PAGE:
Coronary catheterization was performed using INNOVA 2000 angiography system (General Electrics, Boston, MA, USA). Examinations were performed with radial access, and in the case of difficulties—with femoral access. The degree of atherosclerotic stenosis in the coronary artery responsible for the ACS and in the other arteries was evaluated first visually and then by means of a qualitative comparative analysis of the vessel diameter before the stenosis and at maximum stenosis. The right coronary artery was evaluated in at least three projections, and the left artery in five. For each patient, we recorded the presence or absence of collaterals and calculated the Gensini Score (GS)—the sum of products of values dependent on the degree of stenosis and the location of the plaque [18]. The stenosis >70% of coronary artery diameter was considered diagnostic for significant disease (for definition of 1-, 2-, and 3-vessel coronary disease) and the stenosis >50% of the left main coronary artery was considered equivalent to 2-vessel disease. The collaterals were defined as described by Rentrop et al., and grades 1–4 during balloon inflation were adjudicated as the presence of collaterals [19].
Two-dimensional M-mode echocardiograms (Vivid E9, GE) of all participants were obtained by a trained cardiologist. Left ventricular (LV) dimensions were obtained in parasternal long axis view, with measurement of interventricular septal thickness (IVST), left ventricle internal dimension in diastole (LVIDd), LV internal dimension in systole (LVIDs), and LV posterior wall thickness (PWT) according to the guidelines of the American Society of Echocardiography. Left ventricle mass (LVM) was measured according to the Penn convention using the Devereux formula. LVH was considered present if the LVM index (LVMI) was ≥115 g/m2 and 95 g/m2 for males and females, respectively.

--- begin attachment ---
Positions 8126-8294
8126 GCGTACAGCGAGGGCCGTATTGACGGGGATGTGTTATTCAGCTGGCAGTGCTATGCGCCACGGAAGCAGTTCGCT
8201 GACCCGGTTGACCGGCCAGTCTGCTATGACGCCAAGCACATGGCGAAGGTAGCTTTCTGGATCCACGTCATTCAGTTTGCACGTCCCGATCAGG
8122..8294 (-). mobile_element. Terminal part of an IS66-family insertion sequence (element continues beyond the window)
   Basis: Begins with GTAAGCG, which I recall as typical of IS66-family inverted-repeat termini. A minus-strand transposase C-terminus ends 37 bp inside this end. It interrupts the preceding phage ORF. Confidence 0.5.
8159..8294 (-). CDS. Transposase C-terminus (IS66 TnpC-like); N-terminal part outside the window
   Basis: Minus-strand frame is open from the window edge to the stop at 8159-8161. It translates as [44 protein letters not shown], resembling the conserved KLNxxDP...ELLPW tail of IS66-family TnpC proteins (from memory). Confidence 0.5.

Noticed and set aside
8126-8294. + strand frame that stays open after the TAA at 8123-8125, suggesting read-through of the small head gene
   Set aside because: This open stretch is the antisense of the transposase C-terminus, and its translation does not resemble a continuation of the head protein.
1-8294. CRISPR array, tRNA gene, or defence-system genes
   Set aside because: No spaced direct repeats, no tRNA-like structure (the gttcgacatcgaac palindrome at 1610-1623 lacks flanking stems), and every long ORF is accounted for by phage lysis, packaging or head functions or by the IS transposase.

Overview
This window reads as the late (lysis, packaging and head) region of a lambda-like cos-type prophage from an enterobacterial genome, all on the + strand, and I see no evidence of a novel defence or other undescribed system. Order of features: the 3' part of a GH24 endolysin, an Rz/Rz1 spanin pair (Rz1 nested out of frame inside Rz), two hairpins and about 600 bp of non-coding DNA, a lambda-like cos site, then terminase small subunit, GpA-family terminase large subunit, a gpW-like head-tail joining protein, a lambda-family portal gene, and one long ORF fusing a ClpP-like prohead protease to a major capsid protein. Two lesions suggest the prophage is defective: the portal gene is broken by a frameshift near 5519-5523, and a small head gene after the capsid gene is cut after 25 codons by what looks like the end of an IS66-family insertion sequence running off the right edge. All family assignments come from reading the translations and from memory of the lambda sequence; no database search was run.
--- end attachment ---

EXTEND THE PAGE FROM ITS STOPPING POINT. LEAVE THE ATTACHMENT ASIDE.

2.4. Statistical Methods

The distribution and dispersion of numeric variables were calculated; for variables with normal distribution, those were the arithmetic mean ± SD, and for variables whose distribution differed significantly from the normal—the median and interquartile range. We also gave minimum and maximum values. To assess the conformity of the distribution of variables with normal distribution, the Shapiro-Wilk test was used. Qualitative characteristics of the participants are presented in the form of frequency distribution and prevalence.